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NEW TRANSLATIONS

Salem, Oregon, August 25, 1881.

W. J. PURINGTON – MY DEAR SIR: – I see in the SIGNS OF THE TIMES, No. 16, current volume, a communication from you, in which you say, “This so-called new translation of the New Testament is not a translation, but a modernizing of the written word.” Now, sir, allow me to say, I indorse all you did say. I hope you will write for the SIGNS, and give us your views on the subject. Was there any need for this? Who authorized them? Who gave them such authority? I would be glad for the SIGNS to come out on the subject.

JACKSON COOLEY.


REPLY. – In making a brief answer to my friend's questions, I have to state that our present translation, known as that authorized by King James, has been blessed of our God to the comfort and edification of his church and people; and if our God designed the letter of the word for us Gentiles, as we firmly believe, he raised up the men to do what he designed; and now every time that uninspired men tamper with the written word in order to have it read to suit their carnal ideas, and make it more “palatable” to the taste of the fashionable world of mankind, the further do they get from the inspired original. The men whom God raised up to perform that work showed critical skill, and rendered the scriptures out of the original Hebrew and Greek texts so that the letter represents the truth of sound doctrine. What! has the righteous One been owning and blessing a falsehood these many years, to the comfort and edification of his believing children?

Many of the changes made in this modernized version now scattered broadcast over our land show the work of sciolists, or novices, if they made the changes according to their judgment; but if they made them against their better judgment, it shows a desire to please the world, instead of holding forth the truth by faithfully vindicating the original text, for many of the alterations savor strongly of puerility, instead of the sober, sound, discriminating judgment of intelligent men. But this spirit of innovation upon the written letter of the scriptures has been gradually showing itself for a number of years. The writer of this brief reply has formerly been in some rather warm arguments with some of those leading characters, and when they were sorely pressed he has received answers like the following, “O, I know it reads so, but then it does not mean that.” “The bible would do for the time it was written, and in oriental climes; but it will not now, because such progress has been made in science, the record in the bible has become antiquated,” and many such like answers. Right here I would say to my friend Cooley, that the object is to have a book called the bible, so written as to “bolster up” all the religious hypocrites throughout the length and breadth of our land. What an appalling sight it is to every humble follower of the meek and lowly Jesus to see the rapid strides the hydra-headed monster, priestcraft, is making in our land, and the only consolation is that the Lord God omnipotent reigneth; and if permitted at some future day to grasp the reigns of power in our government, his myrmidons will not ask persons to purchase their so-called bible, but will compel the community to have one of them in every family.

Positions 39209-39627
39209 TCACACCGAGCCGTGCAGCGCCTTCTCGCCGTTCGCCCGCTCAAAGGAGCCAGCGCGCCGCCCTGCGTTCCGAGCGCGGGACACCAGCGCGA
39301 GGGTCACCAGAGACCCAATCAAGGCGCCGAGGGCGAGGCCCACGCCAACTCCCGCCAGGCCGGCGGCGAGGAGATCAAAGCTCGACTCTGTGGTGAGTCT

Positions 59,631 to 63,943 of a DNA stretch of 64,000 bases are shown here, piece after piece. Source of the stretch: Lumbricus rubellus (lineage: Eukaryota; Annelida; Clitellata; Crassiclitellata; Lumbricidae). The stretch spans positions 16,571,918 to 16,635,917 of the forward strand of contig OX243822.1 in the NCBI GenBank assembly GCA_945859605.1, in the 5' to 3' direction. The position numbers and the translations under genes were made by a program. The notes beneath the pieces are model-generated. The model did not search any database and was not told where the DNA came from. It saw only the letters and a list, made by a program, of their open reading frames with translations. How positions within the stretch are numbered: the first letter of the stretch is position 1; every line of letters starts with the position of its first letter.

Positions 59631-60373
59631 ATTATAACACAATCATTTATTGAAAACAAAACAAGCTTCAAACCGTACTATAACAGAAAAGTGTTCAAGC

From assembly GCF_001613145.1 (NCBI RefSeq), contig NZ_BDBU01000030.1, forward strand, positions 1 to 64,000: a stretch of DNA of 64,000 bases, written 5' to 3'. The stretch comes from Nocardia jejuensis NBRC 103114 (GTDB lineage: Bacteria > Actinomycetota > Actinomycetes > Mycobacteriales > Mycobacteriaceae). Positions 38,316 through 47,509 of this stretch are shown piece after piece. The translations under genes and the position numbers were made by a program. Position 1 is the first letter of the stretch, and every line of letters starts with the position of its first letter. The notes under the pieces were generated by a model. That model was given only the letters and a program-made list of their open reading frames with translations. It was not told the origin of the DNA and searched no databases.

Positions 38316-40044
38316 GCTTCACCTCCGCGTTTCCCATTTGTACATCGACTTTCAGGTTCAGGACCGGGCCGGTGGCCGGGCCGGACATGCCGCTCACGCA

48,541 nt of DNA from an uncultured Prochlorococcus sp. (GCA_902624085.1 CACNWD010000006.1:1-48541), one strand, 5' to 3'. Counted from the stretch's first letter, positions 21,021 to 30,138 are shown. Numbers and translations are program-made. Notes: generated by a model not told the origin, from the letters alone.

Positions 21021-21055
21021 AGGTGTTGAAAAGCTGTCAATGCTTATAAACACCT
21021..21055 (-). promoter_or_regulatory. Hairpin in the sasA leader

You ask” who authorized them?” Their own self-constituted authority; for their temerity has been according to their own sic volo, or thus they will, without any higher authority than the paramount desire to remove the plain, positive teaching of the written word of God.

My friend, excuse the brevity of the reply, but in few words I have told you how I feel about the matter.
WILLIAM J. PURINGTON.
Hopewell, N. J., Sept. 12, 1881

Signs of the Times
Volume 49, No. 19
October 1, 1881